By: Benjamin Woolley(Author)
402 pages, B/w illus
From the bestselling author of The Queen's Conjuror, comes the story of Nicholas Culpeper – legendary rebel, radical, Puritan, and author of the great Herbal. This is a powerful history of medicine's first freedom fighter set in London during Britain's age of revolution.
In the mid-17th century, England was visited by the four horsemen of the apocalypse: a civil war which saw levels of slaughter not matched until the Somme, famine in a succession of failed harvests that reduced peasants to 'anatomies', epidemics to rival the Black Death in their enormity, and infant mortality rates that left childless even women who had borne eight or nine children. In the midst of these terrible times came Nicholas Culpeper's 'Herbal' – one of the most popular and enduring books ever published.
Culpeper was a virtual outcast from birth. Rebelling against a tyrannical grandfather and the prospect of a life in the church, he abandoned his university education after a doomed attempt at elopement. Disinherited, he went to London, where he was to find his vocation in instigating revolution.
London's medical regime was then in the grip of the College of Physicians, a powerful body personified in the 'immortal' William Harvey, anatomist, royal physician and discoverer of the circulation of the blood. Working in the underground world of religious sects, secret printing presses and unlicensed apothecary shops, Culpeper challenged this stronghold at the time it was reaching the very pinnacle of its power – and in the process helped spark the revolution that toppled a monarchy.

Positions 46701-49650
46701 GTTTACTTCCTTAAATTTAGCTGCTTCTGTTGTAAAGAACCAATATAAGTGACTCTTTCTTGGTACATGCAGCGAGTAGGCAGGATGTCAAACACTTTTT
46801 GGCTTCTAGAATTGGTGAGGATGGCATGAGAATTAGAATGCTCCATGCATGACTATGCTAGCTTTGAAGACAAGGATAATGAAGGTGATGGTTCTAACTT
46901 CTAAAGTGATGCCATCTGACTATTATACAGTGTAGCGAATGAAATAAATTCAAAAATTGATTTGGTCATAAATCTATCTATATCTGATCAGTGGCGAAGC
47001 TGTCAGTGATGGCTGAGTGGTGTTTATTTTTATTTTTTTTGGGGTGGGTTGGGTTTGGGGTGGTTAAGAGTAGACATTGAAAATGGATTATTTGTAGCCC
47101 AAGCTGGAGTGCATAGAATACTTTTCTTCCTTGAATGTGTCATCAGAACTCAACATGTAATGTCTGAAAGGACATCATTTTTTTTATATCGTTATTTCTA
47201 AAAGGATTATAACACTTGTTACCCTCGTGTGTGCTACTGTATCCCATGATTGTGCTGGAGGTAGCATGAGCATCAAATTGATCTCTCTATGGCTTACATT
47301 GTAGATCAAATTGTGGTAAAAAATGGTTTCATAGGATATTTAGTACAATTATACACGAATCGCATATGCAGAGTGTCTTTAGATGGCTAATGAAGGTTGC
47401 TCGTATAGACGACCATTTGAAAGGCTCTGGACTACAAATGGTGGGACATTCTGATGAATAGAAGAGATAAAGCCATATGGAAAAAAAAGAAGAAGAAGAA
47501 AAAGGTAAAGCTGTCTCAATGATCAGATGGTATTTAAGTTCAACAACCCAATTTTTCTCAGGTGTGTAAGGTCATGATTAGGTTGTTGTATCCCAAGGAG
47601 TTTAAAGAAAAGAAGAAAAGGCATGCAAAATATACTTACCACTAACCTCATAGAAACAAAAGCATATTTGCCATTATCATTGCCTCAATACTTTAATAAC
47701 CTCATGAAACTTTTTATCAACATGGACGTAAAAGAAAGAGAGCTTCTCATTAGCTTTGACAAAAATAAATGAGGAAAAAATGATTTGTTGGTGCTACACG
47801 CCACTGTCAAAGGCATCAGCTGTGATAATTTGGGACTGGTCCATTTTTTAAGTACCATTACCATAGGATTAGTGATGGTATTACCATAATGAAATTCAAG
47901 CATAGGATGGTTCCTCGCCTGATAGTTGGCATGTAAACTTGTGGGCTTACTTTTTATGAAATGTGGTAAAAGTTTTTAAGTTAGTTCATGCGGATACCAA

In a spellbinding narrative of impulse, romance and heroism, Benjamin Woolley vividly recreates these momentous struggles and the roots of today's hopes and fears about the power of medical science, professional institutions and government. The Herbalist tells the story of a medical rebel who took on the authorities and paid the price.
"This is a London story, one of grubby back streets, of mass hysteria, of religious bigotry, of a quarter of a million people living out the world of Apocalypse Now. Never before have I felt the kinship between the London of the English Civil War and revolutionary Paris so strongly [...] This is a wonderful book – a delight to read, fast-moving, informed and passionate in its advocacy. It is a vivid and compelling portrait of the world turned upside down, of people-power run riot, of a great city dissolving into chaos, a place where the irrational had become the norm as ordinary people responded to Lilly and Culpeper's prophecies and prognostications."
- Roy Strong, Sunday Times
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